Joe Novenson
Photo from a newspaper type WFIL handout touting the expanded
ABC-TV News & the new WFIL-TV 30 minute News.

Joe Novenson passed away on Monday, September 14, 1981 at the age of 64. His obit said that he was best known in the trade as the producer of "American Bandstand" when it was on the ABC Television Network and originating out of WFIL-TV in Philadelphia. But probably when all is said and done, Joe will be remembered for his voice.

Novenson was a native Philadelphian. After being graduated from Northeast High, he, in 1936, went to New York City. There, he attended the Julliard School of Music. His desire was to be an opera star, to have a role with the Metropolitan Opera Company. However, by 1938, nobody seemed to want to employee him as a singer, a baritone. Needing work, he signed on with the National Broadcasting Company, NBC as a page. There, they offered him a chance to attend announcing classes ran by the network for its staff. Once in awhile, Novenson was able to move out of the page environment to be a prop man, a sound effects person or a bit player. However, Joe, who did have a great singing voice, never got to sing.

The next year, he received an audition at Mutual's affiliate in Winston-Salem, North Carolina. He got the job, and in just a few months received his first Philadelphia job back in his hometown. It was as a newsman at WDAS radio using the air name, "Barry Roberts." By 1941, he was working as a free-lance announcer on WCAU, a narrator on KYW and as an actor in a local soap opera broadcast over WFIL, the station that would be his home for the next 30 years.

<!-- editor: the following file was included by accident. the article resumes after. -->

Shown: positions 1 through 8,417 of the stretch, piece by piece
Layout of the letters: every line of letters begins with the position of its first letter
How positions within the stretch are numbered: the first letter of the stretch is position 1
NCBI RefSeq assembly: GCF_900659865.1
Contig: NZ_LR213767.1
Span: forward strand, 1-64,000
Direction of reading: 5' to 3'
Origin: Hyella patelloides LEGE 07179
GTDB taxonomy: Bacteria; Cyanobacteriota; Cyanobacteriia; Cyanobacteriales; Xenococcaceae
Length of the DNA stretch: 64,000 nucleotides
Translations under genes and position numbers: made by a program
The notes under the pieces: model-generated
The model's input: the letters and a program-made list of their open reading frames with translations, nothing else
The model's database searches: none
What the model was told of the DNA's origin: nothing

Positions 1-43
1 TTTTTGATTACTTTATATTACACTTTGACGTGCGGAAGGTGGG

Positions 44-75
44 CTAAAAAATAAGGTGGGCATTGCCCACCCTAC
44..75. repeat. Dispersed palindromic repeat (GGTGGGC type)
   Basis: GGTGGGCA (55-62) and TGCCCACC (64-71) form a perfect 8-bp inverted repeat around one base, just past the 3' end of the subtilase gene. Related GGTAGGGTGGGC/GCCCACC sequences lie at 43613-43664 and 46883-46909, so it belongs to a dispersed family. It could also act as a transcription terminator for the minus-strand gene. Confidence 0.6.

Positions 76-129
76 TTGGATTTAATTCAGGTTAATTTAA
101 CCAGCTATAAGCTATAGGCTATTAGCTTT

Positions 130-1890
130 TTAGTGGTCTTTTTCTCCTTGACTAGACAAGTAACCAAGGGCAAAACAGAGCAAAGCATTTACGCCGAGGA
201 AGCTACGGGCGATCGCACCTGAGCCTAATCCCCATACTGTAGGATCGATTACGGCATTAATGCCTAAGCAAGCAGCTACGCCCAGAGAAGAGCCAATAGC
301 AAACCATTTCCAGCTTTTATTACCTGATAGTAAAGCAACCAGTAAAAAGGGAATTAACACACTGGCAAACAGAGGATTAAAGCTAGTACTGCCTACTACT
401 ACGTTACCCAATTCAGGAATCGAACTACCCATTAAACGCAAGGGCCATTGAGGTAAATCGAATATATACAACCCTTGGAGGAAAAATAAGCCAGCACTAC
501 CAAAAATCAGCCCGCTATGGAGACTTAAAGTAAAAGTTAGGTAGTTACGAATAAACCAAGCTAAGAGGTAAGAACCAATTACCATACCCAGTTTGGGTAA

When the Second World War came along, Joe signed on with the government. He was in the Army Air Corps and until the war's conclusion in 1945, he flew as a navigator-bombardier with the 12th Air Force, out of France and out of North Africa. He ended up as a first lieutenant.

After the service, Novenson was hired again by WFIL Radio as a staff announcer. Then he became manager of WFIL-FM and worked as a television producer for the fledgling WFIL-TV. He over the years held other posts at the WFIL stations including sales, public relations and as Public Affairs Director, a position he held until his retirement in 1971.

During the forties and fifties, he hosted the Philadelphia Inquirer's annual music festivals. In the late sixties when Jerry Blavat had a television show on WFIL-TV, the Geator had Joe record the well known opening for Blavat's radio show (not heard over WFIL Radio). It's the one about Blavat being the champion of soul music, voiced over the William Tell Overture. While producing Bandstand, Joe Novenson referred to himself as "just a hometown boy putting on a hometown show."

Member of the Board of Directors of the Broadcast Pioneers of Philadelphia, Paul Norton e-mailed, "...I did the weather and he did the news early mornings in the late sixties... He was a great guy....."

From the official archives of the Broadcast Pioneers of Philadelphia
Photo originally donated by Broadcast Pioneers member, Dr. Francis Davis

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